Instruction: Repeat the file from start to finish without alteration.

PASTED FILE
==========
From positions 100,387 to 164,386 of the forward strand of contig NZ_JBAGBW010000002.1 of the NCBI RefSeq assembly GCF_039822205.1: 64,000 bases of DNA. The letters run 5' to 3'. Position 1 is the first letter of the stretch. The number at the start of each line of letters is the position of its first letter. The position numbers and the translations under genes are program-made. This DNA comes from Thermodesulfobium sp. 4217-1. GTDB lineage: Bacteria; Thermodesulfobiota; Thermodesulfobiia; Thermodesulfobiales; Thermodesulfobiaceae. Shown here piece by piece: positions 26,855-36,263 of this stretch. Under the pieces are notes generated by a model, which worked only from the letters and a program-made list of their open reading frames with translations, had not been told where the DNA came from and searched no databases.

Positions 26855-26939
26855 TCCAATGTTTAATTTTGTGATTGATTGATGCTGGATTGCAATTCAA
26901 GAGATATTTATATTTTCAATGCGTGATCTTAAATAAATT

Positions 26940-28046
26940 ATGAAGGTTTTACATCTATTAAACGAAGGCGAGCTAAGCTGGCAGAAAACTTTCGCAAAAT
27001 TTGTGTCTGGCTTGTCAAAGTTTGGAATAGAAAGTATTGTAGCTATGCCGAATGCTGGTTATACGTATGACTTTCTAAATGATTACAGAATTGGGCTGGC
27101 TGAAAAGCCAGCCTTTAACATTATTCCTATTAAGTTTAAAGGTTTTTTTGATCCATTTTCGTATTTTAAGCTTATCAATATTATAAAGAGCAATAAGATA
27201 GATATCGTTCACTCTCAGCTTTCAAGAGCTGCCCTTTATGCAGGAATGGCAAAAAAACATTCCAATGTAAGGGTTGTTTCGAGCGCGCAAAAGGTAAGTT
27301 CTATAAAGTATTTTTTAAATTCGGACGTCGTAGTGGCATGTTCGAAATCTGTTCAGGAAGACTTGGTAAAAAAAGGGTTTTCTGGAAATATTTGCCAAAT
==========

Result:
From positions 100,387 to 164,386 of the forward strand of contig NZ_JBAGBW010000002.1 of the NCBI RefSeq assembly GCF_039822205.1: 64,000 bases of DNA. The letters run 5' to 3'. Position 1 is the first letter of the stretch. The number at the start of each line of letters is the position of its first letter. The position numbers and the translations under genes are program-made. This DNA comes from Thermodesulfobium sp. 4217-1. GTDB lineage: Bacteria; Thermodesulfobiota; Thermodesulfobiia; Thermodesulfobiales; Thermodesulfobiaceae. Shown here piece by piece: positions 26,855-36,263 of this stretch. Under the pieces are notes generated by a model, which worked only from the letters and a program-made list of their open reading frames with translations, had not been told where the DNA came from and searched no databases.

Positions 26855-26939
26855 TCCAATGTTTAATTTTGTGATTGATTGATGCTGGATTGCAATTCAA
26901 GAGATATTTATATTTTCAATGCGTGATCTTAAATAAATT

Positions 26940-28046
26940 ATGAAGGTTTTACATCTATTAAACGAAGGCGAGCTAAGCTGGCAGAAAACTTTCGCAAAAT
27001 TTGTGTCTGGCTTGTCAAAGTTTGGAATAGAAAGTATTGTAGCTATGCCGAATGCTGGTTATACGTATGACTTTCTAAATGATTACAGAATTGGGCTGGC
27101 TGAAAAGCCAGCCTTTAACATTATTCCTATTAAGTTTAAAGGTTTTTTTGATCCATTTTCGTATTTTAAGCTTATCAATATTATAAAGAGCAATAAGATA
27201 GATATCGTTCACTCTCAGCTTTCAAGAGCTGCCCTTTATGCAGGAATGGCAAAAAAACATTCCAATGTAAGGGTTGTTTCGAGCGCGCAAAAGGTAAGTT
27301 CTATAAAGTATTTTTTAAATTCGGACGTCGTAGTGGCATGTTCGAAATCTGTTCAGGAAGACTTGGTAAAAAAAGGGTTTTCTGGAAATATTTGCCAAAT